• Which is another attempt at incentivizing sterilization. It is unethical. Period.

              • It is.

                But allowing people to breed, knowing they will create offspring doomed to die of a terrible genetic condition, when there are alternative options available? Also unethical.

                Life does not give you nice right-and-wrong dilemmas. Sometimes you have to decide which one is the least wrong. I'm going with the eugenics option. It isn't even that invasive: There are alternative options available for obtaining a child without passing on the bad genes.

      • by MightyMartian ( 840721 ) on Monday February 01, 2016 @05:22PM (#51416919) Journal

        The problem with the field is that while for some genetic diseases, it's obvious that the elimination of those genes would in general be good, there are a good many traits that are either not really that bad, or where questionable methodologies have been used to declare them bad, or even worse where there is no genetic component whatsoever (ie. some if not many forms of mental disorder have little or genetic causation).

        Forced sterlization, or even the nearly as insidious notion of "encouraging" sterilization (either through financial or other inducement) are just plain wrong. If there is any notion of human dignity, of basic liberty and freedoms, the idea that someone can be declared sufficiently atypical that you're going to disable their ovaries or testes has to be seen as wrong at the most basic level.

        The other issue, of course, is what evolutionary sciences ACTUALLY teach us is that "purity" is the worst thing you can have. Variation in sexually producing species is absolutely tantamount to a species surviving in anything but the most closed environments. Accepting that essential notion of biology, that diversity is the engine of evolution, means accepting that sometimes evolutionary forces, at the individual level, are going to produce variants that will have some degree of lesser fitness than the norm.

        I'm not arguing that we can't edit embryos, or even applying gene therapies to people after birth, and indeed there are genetic afflictions that I don't think anyone could argue we shouldn't try to eliminate. But eugenics is inevitably going to drift into areas where, even if there is a genetic "fix", the case that we are even looking at some trait generally agreed upon as sub-optimal should be insufficient to simple excise those genes from the gene pool.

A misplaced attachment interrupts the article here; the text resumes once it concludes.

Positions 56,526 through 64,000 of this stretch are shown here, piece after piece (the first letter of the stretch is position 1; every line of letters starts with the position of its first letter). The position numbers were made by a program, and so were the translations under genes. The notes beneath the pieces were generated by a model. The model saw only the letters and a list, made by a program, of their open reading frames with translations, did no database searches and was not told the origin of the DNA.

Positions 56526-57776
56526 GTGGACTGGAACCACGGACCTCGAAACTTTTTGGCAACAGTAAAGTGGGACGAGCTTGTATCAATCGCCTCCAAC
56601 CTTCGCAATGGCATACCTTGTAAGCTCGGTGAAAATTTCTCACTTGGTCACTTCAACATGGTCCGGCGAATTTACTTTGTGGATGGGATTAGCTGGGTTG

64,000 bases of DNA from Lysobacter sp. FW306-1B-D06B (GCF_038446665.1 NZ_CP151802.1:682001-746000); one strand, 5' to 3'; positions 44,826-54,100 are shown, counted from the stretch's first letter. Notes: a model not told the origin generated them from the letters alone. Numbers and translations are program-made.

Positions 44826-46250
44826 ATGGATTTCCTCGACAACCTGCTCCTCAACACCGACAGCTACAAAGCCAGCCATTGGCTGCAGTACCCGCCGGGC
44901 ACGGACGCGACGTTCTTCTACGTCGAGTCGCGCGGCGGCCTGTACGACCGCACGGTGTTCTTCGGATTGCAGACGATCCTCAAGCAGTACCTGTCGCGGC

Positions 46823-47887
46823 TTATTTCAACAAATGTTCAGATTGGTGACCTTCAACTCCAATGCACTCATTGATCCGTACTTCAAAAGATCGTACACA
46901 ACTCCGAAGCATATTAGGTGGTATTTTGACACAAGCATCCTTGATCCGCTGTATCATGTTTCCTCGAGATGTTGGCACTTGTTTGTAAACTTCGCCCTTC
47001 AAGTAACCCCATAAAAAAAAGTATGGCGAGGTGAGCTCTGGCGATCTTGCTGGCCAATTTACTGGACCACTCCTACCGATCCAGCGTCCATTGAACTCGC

And really, there was no "good" eugenics. There were certainly more strident applications of eugenics, of which the Nazis were the most egregious examples, but North America's flirtation with eugenics, which lasted well past the middle of the last century, were completely unethical and violated the most basic liberties anyone can ever have.

  • 20 years or so from now, people not genetically "optimized" for a certain sport won't make it into the top ranks.

    I don't mind, though, since everyone else can still enjoy sports for the fun of it. It's not like people stopped playing chess just because a PC is better than a grandmaster in that discipline...

    • by narcc ( 412956 )

      Didn't we hear the same thing in the mid-90's, before the biotech industry collapsed the first time. (It's crashing now ... again ... )

      Why, yes, it is 20 years later. Still no designer babies.

  • Imagine if Galileo had to 'ask permission' from the church to be allowed to use a telescope to look at the sky and 'ask for permission' to take observations that could propose heliocentric theory. We would still think the earth is the center of the universe, absurd.

    Real scientists don't ask for permission... they just methodically investigate.

    Also, real scientists aren't afraid of being punished by authorities, because their results disagree with popular notions.

    • by Anonymous Coward

      I take it you are not a scientist. Running a molecular biology lab costs money. Also it's not that their results disagree with the authorities, it's that the authorities would rather not have people bilked out of their money and possibly their life by quacks selling cures to the desperate. I know science and especially medicine isn't perfect in that regard, but it's better than chaos.

  • "Now, would you like your child to have feet, or pods?"
  • vi or emacs?

"If it ain't broke, don't fix it." - Bert Lantz

Working...